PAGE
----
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This perfect gem of a novel by the author of the posthumously acclaimed and bestselling Suite Française has never previously been published and was discovered only recently in separate archive files. A couple of pages were in the famous suitcase which her daughters saved, and the balance had been deposited with a family friend and editor during the war. A morality tale with doubtful morals, a story of murder, love and betrayal in rural France, Fire in the Blood , planned in 1937, written in 1941, is set in a small village, based on Issy-l’Evèque where Suite Française was written, and…
About the Book
This perfect gem of a novel by the author of the posthumously acclaimed and bestselling Suite Française has never previously been published and was discovered only recently in separate archive files. A couple of pages were in the famous suitcase which her daughters saved, and the balance had been deposited with a family friend and editor during the war. A morality tale with doubtful morals, a story of murder, love and betrayal in rural France, Fire in the Blood , planned in 1937, written in 1941, is set in a small village, based on Issy-l’Evèque where Suite Française was written, and brilliantly prefigures the village community in her later masterpiece. An old man looks back on a chequered life with secret regrets, concealing a truth he will not reveal until the end. Fire in the Blood is a small and beautiful chamber piece which starts quietly, lyrically, but then races away with revelations and narrative twists in a story about young women forced into marriages with old men, about mothers and daughters, stepmothers and stepdaughters, youthful passions and the regrets of old age, about peasant communities and the way they hide their secrets. Némirovsky looks at her characters, both young and old, with the same clear-eyed distance and humanity as she displayed in Suite Française, unpeeling layer after layer. Atmospheric and haunting as Embers and with the crystalline perfection of Chekhov, Fire in the Blood is a gripping literary find..top
Irene Nemirovsky interview/review
A BBC Interview with Denise Epstein on the publication of Suite Francaise
“I am going on a journey,” Irène Némirovsky told her two young daughters as she was led away by the French police in July 1942. Five weeks later this celebrated French writer, a Jew, died at Auschwitz, leaving behind handwritten notes that turned out to be her final novel.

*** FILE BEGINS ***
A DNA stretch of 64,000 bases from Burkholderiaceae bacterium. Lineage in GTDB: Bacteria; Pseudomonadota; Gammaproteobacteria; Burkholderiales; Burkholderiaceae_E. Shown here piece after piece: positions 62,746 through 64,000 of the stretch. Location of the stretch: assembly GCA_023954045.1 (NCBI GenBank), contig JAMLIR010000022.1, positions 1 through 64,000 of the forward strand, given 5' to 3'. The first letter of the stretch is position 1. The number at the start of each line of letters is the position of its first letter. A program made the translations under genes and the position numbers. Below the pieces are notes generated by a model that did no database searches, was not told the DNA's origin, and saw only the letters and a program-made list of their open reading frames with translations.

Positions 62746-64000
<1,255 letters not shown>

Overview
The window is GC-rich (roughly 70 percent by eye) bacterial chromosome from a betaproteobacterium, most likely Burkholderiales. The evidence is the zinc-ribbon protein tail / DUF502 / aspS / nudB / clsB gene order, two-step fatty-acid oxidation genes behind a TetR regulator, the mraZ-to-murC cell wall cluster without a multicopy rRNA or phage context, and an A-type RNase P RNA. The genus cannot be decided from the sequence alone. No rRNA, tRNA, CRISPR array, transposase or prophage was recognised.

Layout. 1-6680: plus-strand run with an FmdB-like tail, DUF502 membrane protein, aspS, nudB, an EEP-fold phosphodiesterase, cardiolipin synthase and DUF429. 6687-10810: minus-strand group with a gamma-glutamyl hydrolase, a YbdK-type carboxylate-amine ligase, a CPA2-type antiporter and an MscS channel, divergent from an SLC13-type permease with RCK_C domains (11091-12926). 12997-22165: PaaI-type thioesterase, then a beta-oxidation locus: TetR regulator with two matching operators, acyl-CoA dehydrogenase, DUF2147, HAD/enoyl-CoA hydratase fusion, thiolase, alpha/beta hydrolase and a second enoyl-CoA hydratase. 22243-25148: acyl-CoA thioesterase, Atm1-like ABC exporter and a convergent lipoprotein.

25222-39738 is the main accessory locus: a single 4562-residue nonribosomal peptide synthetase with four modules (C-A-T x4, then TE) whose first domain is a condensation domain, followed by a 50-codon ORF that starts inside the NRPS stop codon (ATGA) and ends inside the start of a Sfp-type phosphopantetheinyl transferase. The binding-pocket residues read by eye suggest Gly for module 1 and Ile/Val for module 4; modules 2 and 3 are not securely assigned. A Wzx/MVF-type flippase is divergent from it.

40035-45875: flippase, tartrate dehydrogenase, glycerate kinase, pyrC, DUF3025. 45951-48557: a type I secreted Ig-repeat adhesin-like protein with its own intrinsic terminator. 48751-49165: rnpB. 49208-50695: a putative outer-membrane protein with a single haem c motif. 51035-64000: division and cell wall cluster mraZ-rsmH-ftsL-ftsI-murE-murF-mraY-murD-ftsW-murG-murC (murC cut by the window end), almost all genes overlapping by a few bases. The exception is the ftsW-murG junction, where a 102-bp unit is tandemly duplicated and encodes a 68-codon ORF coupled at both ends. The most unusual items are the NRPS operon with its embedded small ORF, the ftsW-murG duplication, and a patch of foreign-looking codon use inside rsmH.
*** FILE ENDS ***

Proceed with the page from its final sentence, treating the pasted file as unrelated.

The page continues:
Irène Némirovsky’s novel has taken the publishing world by storm.
As I passed a bookshop on my way to work, a face on the front cover of a book caught my eye.
It was a solemn sepia photograph of a woman in her early 30s. A woman with haunting brown eyes which seemed to follow me as I walked past.
Curious, I stopped to take a closer look.
The novel was called Suite Francaise , by a writer I had never heard of, Irène Némirovsky.
As I leafed through it, the introduction told a remarkable tale: the story behind the book and how it came to be published more than 60 years after the words themselves were written.
It is thanks to the courage of Irène Némirovsky’s daughter, Denise, that her mother’s voice is once again being heard after it was silenced at Auschwitz in 1942.
Today, Denise lives in a small flat in Toulouse, a far cry from the wealth she was born into, as the eldest daughter of a well-known writer and a Russian banker.
‘My mother told me she was going on a journey… It was a solemn farewell but we didn’t know it would be the last’
She is a slim and elegant 75-year-old with the energy of someone half her age.
Bookshelves line the small room, bearing dozens of novels bound in soft calfskin leather with her mother’s name stamped in gold.
They were editions of the 13 works that brought Irène Némirovsky fame and fortune in the Paris of the 1930s, after a turbulent childhood in which her family was forced to flee the Russian revolution, taking refuge in France.
‘My mother had a wonderful time in the 1920s and 30s,’ Denise says. “Our apartment on the Left Bank was always full of writers, talking late into the night.”
Denise’s green eyes light up as she tells me how her parents met at a ball. Her father Michel was a fellow Russian Jewish emigrant.
The children did not understand why, in 1939, their mother suddenly had them baptised into the Catholic Church, before sending Denise and her younger sister to the Burgundy countryside to live with their nurse and nanny.
But the Germans were advancing on Paris and anti-Jewish feeling was on the rise in France as well.
The baptism was in vain. By the time Denise’s parents joined them in a village called Issy L’Eveque, the whole family was made to wear the yellow star of David, marking them out as Jews.
Irene Nemirovsky’s handwritten novel Denise needed a magnifying glass and patience to decipher the work
“And yet,” Denise remembers, “they were the happiest years of my life. We lived together as a family, and my mother took long walks in the woods, during which she wrote and wrote. In the evenings, we had our parents to ourselves.”